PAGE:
Gold once out of the earth is no more due unto it; what was unreasonably committed to the ground, is reasonably resumed from it; let monuments and rich fabricks, not riches, adorn mens ashes. Sir Thomas BrowneHydriotaphia. Ch. III.
To extend our memories by monuments, whose death we daily pray for, and whose duration we cannot hope, without injury to our expectations in the advent of the last day, wore a contradiction to our belief. Sir Thomas BrowneHydriotaphia. Ch. V.
You shall not pile, with servile toil, Your monuments upon my breast, Nor yet within the common soil Lay down the wreck of power to rest, Where man can boast that he has trod On him that was the scourge of God. Edward EverettAlaric the Visigoth.
Exegi monumentum ære perennius Regalique situ pyramidum altius, Quod non imber edax, non Aquilo impotens Possit diruere aut innumerabilis Annorum series et fuga temporum. Non omnis moriar, multaque pars mei Vitabit Libitinam. I have reared a memorial more enduring than brass, and loftier than the regal structure of the pyramids, which neither the corroding shower nor the powerless north wind can destroy; no, not even unending years nor the flight of time itself. I shall not entirely die. The greater part of me shall escape oblivion. HoraceCarmina. III. 30. 1.
Incisa notis marmora publicis, Per quæ spiritus et vita redit bonis Post mortem ducibus. Marble statues, engraved with public inscriptions, by which the life and soul return after death to noble leaders. HoraceCarmina. IV. 8.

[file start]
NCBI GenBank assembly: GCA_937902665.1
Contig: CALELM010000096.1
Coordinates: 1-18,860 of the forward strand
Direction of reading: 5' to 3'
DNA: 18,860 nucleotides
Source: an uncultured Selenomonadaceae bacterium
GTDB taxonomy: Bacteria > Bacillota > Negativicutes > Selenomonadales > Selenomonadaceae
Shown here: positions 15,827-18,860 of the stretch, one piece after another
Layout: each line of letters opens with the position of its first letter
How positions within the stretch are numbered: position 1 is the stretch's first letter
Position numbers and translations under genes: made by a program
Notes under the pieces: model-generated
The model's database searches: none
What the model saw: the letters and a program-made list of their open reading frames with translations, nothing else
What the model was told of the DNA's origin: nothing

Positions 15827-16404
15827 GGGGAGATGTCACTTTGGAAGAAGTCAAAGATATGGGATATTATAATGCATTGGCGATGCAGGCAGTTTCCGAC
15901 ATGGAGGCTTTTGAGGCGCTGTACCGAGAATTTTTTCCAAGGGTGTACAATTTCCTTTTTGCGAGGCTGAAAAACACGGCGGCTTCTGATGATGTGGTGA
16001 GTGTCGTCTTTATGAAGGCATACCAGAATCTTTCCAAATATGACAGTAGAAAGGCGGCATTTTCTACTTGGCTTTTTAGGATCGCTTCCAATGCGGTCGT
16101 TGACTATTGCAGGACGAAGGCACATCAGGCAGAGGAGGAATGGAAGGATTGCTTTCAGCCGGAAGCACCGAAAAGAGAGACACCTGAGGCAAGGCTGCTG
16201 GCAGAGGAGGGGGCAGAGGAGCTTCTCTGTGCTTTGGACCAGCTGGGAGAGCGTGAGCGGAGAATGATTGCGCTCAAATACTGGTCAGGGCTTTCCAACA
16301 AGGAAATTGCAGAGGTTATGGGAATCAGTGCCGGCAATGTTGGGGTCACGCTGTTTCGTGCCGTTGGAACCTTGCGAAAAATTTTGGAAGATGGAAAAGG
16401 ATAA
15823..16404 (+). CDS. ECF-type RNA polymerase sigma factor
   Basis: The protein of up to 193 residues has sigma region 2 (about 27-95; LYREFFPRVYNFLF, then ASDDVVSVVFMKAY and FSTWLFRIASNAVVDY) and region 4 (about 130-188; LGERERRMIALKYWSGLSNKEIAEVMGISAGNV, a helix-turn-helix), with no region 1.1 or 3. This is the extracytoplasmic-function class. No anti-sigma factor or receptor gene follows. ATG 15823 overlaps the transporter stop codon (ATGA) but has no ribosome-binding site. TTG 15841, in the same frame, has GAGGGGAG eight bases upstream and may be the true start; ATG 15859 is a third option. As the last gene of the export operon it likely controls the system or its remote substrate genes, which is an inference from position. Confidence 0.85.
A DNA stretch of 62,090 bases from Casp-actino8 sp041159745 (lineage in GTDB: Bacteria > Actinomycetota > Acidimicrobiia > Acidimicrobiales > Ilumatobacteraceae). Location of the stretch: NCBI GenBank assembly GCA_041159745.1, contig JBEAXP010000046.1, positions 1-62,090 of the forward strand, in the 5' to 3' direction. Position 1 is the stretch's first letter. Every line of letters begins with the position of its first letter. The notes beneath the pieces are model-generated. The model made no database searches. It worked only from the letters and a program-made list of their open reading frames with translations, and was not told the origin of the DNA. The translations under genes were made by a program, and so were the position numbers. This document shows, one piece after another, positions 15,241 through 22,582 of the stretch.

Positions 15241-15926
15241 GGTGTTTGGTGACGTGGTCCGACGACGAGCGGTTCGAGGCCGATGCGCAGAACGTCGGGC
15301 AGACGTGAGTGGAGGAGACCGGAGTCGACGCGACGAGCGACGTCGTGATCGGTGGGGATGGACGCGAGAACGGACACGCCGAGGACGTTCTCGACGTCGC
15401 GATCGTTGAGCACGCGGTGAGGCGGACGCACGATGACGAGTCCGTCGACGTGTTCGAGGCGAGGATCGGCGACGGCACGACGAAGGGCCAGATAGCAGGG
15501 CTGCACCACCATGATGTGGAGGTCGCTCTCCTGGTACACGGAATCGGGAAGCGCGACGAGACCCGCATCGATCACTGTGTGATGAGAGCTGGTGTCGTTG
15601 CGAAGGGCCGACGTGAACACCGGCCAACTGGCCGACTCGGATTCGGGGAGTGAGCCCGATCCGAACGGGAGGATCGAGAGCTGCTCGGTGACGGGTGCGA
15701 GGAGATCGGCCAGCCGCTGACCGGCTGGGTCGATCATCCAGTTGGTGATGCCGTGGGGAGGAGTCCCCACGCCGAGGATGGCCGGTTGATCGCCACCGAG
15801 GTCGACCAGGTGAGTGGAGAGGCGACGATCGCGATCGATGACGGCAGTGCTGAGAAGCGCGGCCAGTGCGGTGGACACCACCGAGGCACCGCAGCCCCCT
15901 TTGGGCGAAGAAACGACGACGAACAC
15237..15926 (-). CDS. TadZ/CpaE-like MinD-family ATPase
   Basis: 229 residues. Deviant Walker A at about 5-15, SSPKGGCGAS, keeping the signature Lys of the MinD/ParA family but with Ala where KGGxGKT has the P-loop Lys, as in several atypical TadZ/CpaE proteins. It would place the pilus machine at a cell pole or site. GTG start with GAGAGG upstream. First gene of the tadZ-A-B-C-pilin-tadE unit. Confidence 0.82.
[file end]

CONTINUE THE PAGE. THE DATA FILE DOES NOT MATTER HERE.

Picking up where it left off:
Soldats, du haut ces Pyramide quarante siècles vous contemplent. Soldiers, forty centuries are looking down upon you from these pyramids. Napoleon. To his army before the Battle of the Pyramids, July 2, 1797. Also quoted twenty centuries.
Let it rise! let it rise, till it meet the sun in his coming; let the earliest light of the morning gild it, and the parting day linger and play on its summit. Daniel WebsterAddress on Laying the Corner Stone of the Bunker Hill Monument. Works. Vol. I. P. 62.
If we work upon marble it will perish. If we work upon brass time will efface it. If we rear temples they will crumble to dust. But if we work upon mens immortal minds, if we imbue them with high principles, with the just fear of God and love of their fellow men, we engrave on those tablets something which no time can efface, and which will brighten and brighten to all eternity. Daniel WebsterSpeech in Faneuil Hall. (1852).